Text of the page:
Syndicated columnist Mark Shields and New York Times columnist David Brooks join Judy Woodruff to discuss the week’s political news, including President Trump’s comments about willingness to accept foreign opposition research, the status of election security legislation, candidate lineups for the upcoming Democratic presidential debates and the politics of Democratic socialism.
Fox & Friends’ Brian Kilmeade took a weak stand against Trump’s admission he would accept intel on his political opponents from a foreign power.
“Contrary to Barr’s portrayal, Mueller’s report reveals that President Trump engaged in specific actions and a pattern of behavior that meet the threshold for impeachment,” Amash said. “In fact, Mueller’s report identifies multiple examples of conduct satisfying all the elements of obstruction of justice, and undoubtedly any person who is not the president of the United States would be indicted based on such evidence.” That judgment is supported by more than 900 former federal prosecutorswho have signed onto a letter reaffirming this exact point.
Not surprisingly, Trump punched back at Amash on Sunday, tweeting that Amash is “a loser” and “a total lightweight who opposes me and some of our great Republican ideas and policies just for the sake of getting his name out there through controversy.”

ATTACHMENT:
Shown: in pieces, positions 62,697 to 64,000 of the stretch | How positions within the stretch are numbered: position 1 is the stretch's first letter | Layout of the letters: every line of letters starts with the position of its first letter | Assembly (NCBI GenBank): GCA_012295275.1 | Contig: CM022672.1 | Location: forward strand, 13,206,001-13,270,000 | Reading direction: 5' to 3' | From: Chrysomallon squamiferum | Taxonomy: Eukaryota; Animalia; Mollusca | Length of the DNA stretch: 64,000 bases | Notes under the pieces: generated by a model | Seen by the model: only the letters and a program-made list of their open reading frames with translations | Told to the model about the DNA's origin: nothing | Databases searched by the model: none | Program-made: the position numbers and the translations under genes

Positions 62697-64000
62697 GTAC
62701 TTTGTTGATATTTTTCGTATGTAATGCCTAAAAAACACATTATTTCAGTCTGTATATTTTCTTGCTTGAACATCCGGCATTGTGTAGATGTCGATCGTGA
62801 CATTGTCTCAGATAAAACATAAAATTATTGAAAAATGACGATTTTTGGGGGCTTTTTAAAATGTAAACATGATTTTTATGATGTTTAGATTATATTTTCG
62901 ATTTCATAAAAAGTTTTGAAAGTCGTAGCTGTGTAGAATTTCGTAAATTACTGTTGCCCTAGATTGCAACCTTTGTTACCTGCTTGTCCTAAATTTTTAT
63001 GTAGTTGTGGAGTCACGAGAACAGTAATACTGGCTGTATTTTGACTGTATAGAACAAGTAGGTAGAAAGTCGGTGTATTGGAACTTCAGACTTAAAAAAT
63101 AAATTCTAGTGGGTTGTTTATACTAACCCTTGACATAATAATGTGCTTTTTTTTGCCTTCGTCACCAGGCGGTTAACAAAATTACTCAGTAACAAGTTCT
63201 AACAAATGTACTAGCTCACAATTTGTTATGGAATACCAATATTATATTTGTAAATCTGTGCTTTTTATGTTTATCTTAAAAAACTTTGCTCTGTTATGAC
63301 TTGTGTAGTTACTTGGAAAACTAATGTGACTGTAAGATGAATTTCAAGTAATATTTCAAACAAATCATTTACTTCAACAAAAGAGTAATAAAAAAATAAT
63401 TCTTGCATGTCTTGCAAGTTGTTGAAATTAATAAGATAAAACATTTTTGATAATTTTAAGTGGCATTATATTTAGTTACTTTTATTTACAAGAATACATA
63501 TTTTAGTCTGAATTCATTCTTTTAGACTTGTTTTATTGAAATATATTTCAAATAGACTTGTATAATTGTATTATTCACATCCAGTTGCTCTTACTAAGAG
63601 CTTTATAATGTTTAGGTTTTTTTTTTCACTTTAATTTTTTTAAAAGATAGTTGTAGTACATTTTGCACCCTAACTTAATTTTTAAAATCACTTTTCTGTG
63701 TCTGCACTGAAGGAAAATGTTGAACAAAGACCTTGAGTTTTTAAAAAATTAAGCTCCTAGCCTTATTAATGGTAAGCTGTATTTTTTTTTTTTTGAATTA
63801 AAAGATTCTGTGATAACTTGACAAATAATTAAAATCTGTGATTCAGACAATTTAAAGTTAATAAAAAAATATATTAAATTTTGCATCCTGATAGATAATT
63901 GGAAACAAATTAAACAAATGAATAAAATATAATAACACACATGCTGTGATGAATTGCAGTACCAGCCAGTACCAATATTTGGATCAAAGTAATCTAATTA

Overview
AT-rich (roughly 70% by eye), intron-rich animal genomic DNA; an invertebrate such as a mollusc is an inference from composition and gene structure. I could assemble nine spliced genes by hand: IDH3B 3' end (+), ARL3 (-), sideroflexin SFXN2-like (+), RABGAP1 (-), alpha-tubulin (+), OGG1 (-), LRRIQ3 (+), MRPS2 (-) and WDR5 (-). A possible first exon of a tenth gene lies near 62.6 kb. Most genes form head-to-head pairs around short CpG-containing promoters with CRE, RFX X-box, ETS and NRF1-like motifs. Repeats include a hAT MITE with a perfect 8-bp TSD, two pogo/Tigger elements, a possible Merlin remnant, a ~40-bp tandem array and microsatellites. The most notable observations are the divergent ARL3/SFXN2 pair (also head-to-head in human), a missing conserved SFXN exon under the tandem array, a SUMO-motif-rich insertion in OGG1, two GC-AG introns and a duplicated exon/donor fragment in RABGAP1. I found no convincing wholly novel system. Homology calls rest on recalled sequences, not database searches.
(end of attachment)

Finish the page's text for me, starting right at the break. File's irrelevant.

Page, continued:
.. First are the cynics who know Trump is unfit, if not dangerous; however, they’ll get what they can (e.g., judges, tax cuts) and bolster their resumes (e.g., working for the administration, getting fawning Fox News coverage). When Trump bottoms out, they’ll move on, probably insisting they were secretly against Trump all along. They consider Republicans who’ve resisted Trump such as the Weekly Standard’s editors and writers, who refused to imbibe the Trump Kool-Aid and in the process lost their publication, to be fools, saps and fusspots upset about a few tweets, dumb lies and crass language. All politicians are rotten, right, so why not grab what you can get?
..So we return to the question that vexes NeverTrumpers and Democrats: Why are Republicans such quivering sycophants, willing to lie and debase themselves in support of an unpopular president who is repudiating many of the principles they have spent their lives advancing?
I’d suggest there are three distinct groups of Republican grovelers. Some may fall into multiple categories.